Clean up, clean up…

The cup, the tray, the bottle, the plate, the burger and the napkins are stacked impossibly high on the table, but it’s not mine, so I’ll leave it.

It’s the mindset that many members of the community have sunken into. Now, the lunch tables are smothered with trash.

Walking through the quad everyday, unable to see the tops of tables I began to wonder: Why is there so much trash?

The problem starts when people sit down and leave a spoon or a chip bag. Occasionally, some hooligans will leave mounds of half-eaten cakes. But usually, it’s something unintentional and careless.

We all have the occasional litterbug inside us, but the real breakdown in the community is the apathetic response.

There is more trash on our tables than there was last year, but people are refusing to accept it and just nudge the problem to the middle of the table. They won’t have to deal with it until later.
Chemistry teacher Christopher Dartt worked as a SQUID teacher coordinator and saw this problem in sharp relief.

“If a student would rather sit with their friends, study, and eat lunch at a table covered with old trash and flies, why do I think they are going to help solve the world’s problems in a few years?” Dartt said. “I’m scared.”

The thing about our school is that it’s more than just buildings and books, and it’s our responsibility to act responsibly as an active community.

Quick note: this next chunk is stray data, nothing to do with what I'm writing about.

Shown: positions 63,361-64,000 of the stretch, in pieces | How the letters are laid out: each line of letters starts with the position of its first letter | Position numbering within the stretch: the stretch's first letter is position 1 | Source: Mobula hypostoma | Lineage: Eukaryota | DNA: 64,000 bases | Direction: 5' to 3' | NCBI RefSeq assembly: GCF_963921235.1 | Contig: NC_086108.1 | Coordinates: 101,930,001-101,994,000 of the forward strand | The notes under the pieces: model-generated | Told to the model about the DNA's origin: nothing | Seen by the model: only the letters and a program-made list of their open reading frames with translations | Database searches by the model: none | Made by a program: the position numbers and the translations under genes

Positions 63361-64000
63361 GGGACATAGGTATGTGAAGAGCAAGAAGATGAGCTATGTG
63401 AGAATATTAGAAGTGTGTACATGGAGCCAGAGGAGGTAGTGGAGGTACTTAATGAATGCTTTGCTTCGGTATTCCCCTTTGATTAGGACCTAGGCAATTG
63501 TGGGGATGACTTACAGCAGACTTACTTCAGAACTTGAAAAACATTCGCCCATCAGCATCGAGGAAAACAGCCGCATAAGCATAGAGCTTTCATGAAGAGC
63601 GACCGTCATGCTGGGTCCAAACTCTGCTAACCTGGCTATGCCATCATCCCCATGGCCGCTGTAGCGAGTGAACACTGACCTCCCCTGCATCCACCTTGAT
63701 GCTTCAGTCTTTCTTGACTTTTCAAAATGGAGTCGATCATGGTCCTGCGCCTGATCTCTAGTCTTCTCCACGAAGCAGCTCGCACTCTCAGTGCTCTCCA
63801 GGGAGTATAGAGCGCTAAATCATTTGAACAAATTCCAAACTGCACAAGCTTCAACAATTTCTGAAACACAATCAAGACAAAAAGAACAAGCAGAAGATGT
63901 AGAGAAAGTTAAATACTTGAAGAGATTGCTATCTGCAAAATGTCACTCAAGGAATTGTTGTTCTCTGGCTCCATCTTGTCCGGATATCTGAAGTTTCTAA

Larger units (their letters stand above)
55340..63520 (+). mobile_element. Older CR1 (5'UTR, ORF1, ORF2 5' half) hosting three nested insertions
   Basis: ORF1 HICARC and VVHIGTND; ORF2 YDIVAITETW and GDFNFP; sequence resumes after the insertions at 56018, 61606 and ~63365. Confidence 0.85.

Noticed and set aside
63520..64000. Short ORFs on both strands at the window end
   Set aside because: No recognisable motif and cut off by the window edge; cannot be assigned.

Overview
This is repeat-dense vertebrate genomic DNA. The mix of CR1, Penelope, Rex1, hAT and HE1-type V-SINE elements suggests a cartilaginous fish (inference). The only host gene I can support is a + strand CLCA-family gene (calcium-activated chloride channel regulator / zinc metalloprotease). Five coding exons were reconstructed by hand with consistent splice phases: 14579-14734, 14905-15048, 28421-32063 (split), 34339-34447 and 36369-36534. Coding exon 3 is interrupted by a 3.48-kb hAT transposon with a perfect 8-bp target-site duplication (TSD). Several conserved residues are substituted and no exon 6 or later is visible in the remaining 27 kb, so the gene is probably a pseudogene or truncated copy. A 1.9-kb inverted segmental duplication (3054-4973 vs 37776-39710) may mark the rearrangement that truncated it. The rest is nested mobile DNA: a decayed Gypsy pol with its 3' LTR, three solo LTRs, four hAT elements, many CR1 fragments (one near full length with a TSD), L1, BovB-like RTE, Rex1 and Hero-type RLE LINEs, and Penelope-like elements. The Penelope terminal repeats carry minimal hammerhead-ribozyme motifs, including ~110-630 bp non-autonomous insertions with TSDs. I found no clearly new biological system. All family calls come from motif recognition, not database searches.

History teacher Greg Gonzalez runs the SQUID program on the upper campus and has made plans with the administration for a better notification system and possibly harsher punishments.  But Gonzalez said that’s not the direction he wants to move in.

“SQUID is supposed to increase awareness,” Gonzalez said. “The program should serve more as a reminder.”

The main drive behind a clean campus should instead be “little moments of leadership,” Gonzalez said.

On the right kind of campus, SQUID would be obsolete, and moments of leadership would wholly eliminate the problem.

Though we grow as scholars, a lot of us seem to be at an impasse in maturing as people. Just because it’s not ours doesn’t mean it’s okay to ignore it.

In this column, I should offer a course of action because I’m not supposed to just complain and point out the problem. But I’m at a loss because just by the group of tables outside of Chalmers are five trashcans within a 10-foot radius of each table.

I could ask the administration to rope off tables where students leave piles of trash. I could suggest that the SQUID program immediately implement harsher punishments for students’ missing duties.
But what I will do instead is beg my own peers to pick up their own trash. The old axiom of pre-school days, “Clean up, clean up, everybody, everywhere,” encompasses more than just the physical need to keep the campus clean.

It’s respecting the maintenance crew that cleans our entire campus and now has to deal with disgusting tables. It’s acknowledging that we’re part of a community and that the “it’s not mine” attitude won’t fly. It’s shaking off the apathy that has let garbage and accompanying flies rule our tables.

Let’s not make the administration step in on this one. Picking up our own trash is something we should be able to do ourselves.

The Prefect Council has stressed how this year they would like to make our community more leadership-based.

If the kids on that show can simply follow the purple dinosaur’s song, we can certainly follow the rules that we know are right.